So, yeah, that's all inconsistent with turning around and saying you only agree with the metaphorical reading of the aphorism.

Anyway.

This point has taken over several other points that were made further back when there was a rush of posts. Like: "traditional" marriage arguments and "traditional" discipline arguments have a lot in common.
Linkat
 
  3  
Reply Thu 3 Dec, 2009 04:02 pm
@Cycloptichorn,
To me in this case, it isn't the "spanking" so much, but the use of a belt and even more so the bruising. If the child got bruised it was too severe. I don't love the idea of spanking, but I can understand that sometimes for some children it may be effective - but never to leave a bruise.
0 Replies
 
Linkat
 
  3  
Reply Thu 3 Dec, 2009 04:04 pm
@sozobe,
My children must be the opposite. They have been spanked (very rarely) and are snotty and fresh to us (of course within limits) and are perfect angels with everyone else - well at least that is what the teachers and other parents have said to us.
0 Replies
 
Cycloptichorn
 
  2  
Reply Thu 3 Dec, 2009 04:12 pm
@sozobe,
Quote:


So, yeah, that's all inconsistent with turning around and saying you only agree with the metaphorical reading of the aphorism.


I personally agree with the aphorism both metaphorically and specifically; I don't care if the 'rod' is physical or some other form of punishment which is effective. In my experience the physical punishment was effective, but I understand why others may not feel that way.

Cycloptichorn
sozobe
 
  2  
Reply Thu 3 Dec, 2009 04:20 pm
@Cycloptichorn,
Seriously, dude... if you agree with it specifically and not just metaphorically, you agree that parents who do not use corporal punishment are spoiling their children. There just isn't a lot of wiggle room.
Cycloptichorn
 
  1  
Reply Thu 3 Dec, 2009 04:26 pm
@sozobe,
sozobe wrote:

Seriously, dude... if you agree with it specifically and not just metaphorically, you agree that parents who do not use corporal punishment are spoiling their children. There just isn't a lot of wiggle room.


I agree that parents who 'spare the rod' spoil their child, in terms of 'rod=discipline.' It is my belief that corporal punishment is an effective form of discipline, based on my personal experience. The law agrees with me on this point.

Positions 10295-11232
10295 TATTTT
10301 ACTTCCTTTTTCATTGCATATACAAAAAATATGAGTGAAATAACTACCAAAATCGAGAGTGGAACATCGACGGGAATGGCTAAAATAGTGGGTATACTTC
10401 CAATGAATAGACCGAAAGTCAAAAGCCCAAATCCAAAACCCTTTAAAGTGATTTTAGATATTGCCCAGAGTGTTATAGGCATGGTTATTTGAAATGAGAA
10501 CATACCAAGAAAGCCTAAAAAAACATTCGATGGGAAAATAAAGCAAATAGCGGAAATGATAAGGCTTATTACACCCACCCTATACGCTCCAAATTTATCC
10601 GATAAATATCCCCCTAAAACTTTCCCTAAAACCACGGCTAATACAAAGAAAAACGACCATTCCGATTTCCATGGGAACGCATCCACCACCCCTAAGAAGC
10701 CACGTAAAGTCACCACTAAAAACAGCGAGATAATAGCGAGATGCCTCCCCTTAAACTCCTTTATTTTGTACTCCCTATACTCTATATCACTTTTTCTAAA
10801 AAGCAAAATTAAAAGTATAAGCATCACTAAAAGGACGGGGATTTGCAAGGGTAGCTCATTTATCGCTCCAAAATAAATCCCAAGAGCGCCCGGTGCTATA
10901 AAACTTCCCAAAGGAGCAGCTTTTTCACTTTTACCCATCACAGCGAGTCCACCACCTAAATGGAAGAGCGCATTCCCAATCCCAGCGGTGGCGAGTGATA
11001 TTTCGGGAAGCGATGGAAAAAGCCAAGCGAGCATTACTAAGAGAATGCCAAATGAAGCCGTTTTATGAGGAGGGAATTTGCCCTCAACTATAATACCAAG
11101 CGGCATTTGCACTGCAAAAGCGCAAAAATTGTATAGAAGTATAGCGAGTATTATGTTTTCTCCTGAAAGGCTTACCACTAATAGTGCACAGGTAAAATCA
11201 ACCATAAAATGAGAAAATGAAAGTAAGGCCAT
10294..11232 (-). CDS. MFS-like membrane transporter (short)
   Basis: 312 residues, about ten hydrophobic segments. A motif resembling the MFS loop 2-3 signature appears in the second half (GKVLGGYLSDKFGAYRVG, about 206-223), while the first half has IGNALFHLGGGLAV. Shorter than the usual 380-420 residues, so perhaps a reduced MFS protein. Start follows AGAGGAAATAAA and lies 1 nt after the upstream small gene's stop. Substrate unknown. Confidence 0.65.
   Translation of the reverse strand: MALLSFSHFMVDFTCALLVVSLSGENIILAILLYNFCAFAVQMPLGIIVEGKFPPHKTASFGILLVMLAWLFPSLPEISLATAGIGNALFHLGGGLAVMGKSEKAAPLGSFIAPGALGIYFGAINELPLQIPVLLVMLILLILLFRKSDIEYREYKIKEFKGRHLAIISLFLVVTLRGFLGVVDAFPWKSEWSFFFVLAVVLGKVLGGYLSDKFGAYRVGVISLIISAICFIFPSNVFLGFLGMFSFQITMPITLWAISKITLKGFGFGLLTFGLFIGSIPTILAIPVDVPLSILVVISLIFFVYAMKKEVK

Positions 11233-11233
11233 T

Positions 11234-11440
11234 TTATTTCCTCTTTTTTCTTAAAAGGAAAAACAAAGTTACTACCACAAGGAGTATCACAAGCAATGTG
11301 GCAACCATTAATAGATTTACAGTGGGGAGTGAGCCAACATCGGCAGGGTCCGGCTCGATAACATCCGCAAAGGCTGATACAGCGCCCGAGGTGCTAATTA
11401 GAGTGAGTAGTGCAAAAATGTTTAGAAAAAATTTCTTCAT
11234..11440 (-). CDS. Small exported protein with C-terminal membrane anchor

However, this is not a mandate that one must beat their child. Many children are good-natured and don't cause problems to the level requiring corporal punishment. It would be nonsensical to insist that those children are beat for no reason. I have never claimed that this should be the case, and I think your attempt to flip the logic of my argument is failing.

I do believe that children who commit serious transgressions should be subject to some form of corporal punishment, yes; and those who are not are at a great risk of turning out to be the little shits I spoke of earlier, when parents are too timid or afraid to assert control over their behavior. I'm happy that all of you have kids who are not enough of a problem to merit this sort of punishment, but please understand that this isn't the case for everyone - which seems to be the argument that many are making here.

I find studies (such as the one you linked to earlier) to be unconvincing, as there is every likelihood that children who are spanked would have engaged in the same behaviors later on in life even if they had not had corporal punishment administered. It's a correlation-causation error on the part of those who would argue that corporal punishment is wrong.

Cycloptichorn
sozobe
 
  2  
Reply Thu 3 Dec, 2009 04:37 pm
@Cycloptichorn,
The whole point is that I'm not flipping anything... it's right there.

If you agree specifically, you agree specifically.

However you now say you don't agree specifically -- you agree metaphorically. You think all kids need discipline. We agree there (and there was never any disagreement. We've all said the same thing).

Within the framework of thinking that all kids need discipline, you think that corporal punishment is most appropriate in some situations. That's a much more defensible position than "spare the rod, spoil the child."

Now, this:

Quote:
Many children are good-natured and don't cause problems to the level requiring corporal punishment.


Shows a real lack of understanding of kids I think. All kids will misbehave, at some point in their lives. That's part of maturing. My kid, when she was littler, was a major handful. That doesn't mean that with NON-roddy discipline I wasn't able to get things under control.

I think this is outright wrong:

Quote:
I do believe that children who commit serious transgressions should be subject to some form of corporal punishment, yes;


Meanwhile,

Quote:
and those who are not [hit] are at a great risk of turning out to be the little shits I spoke of earlier


So you say, but it's pretty ipse dixit. Do you have anything objective to point to, here?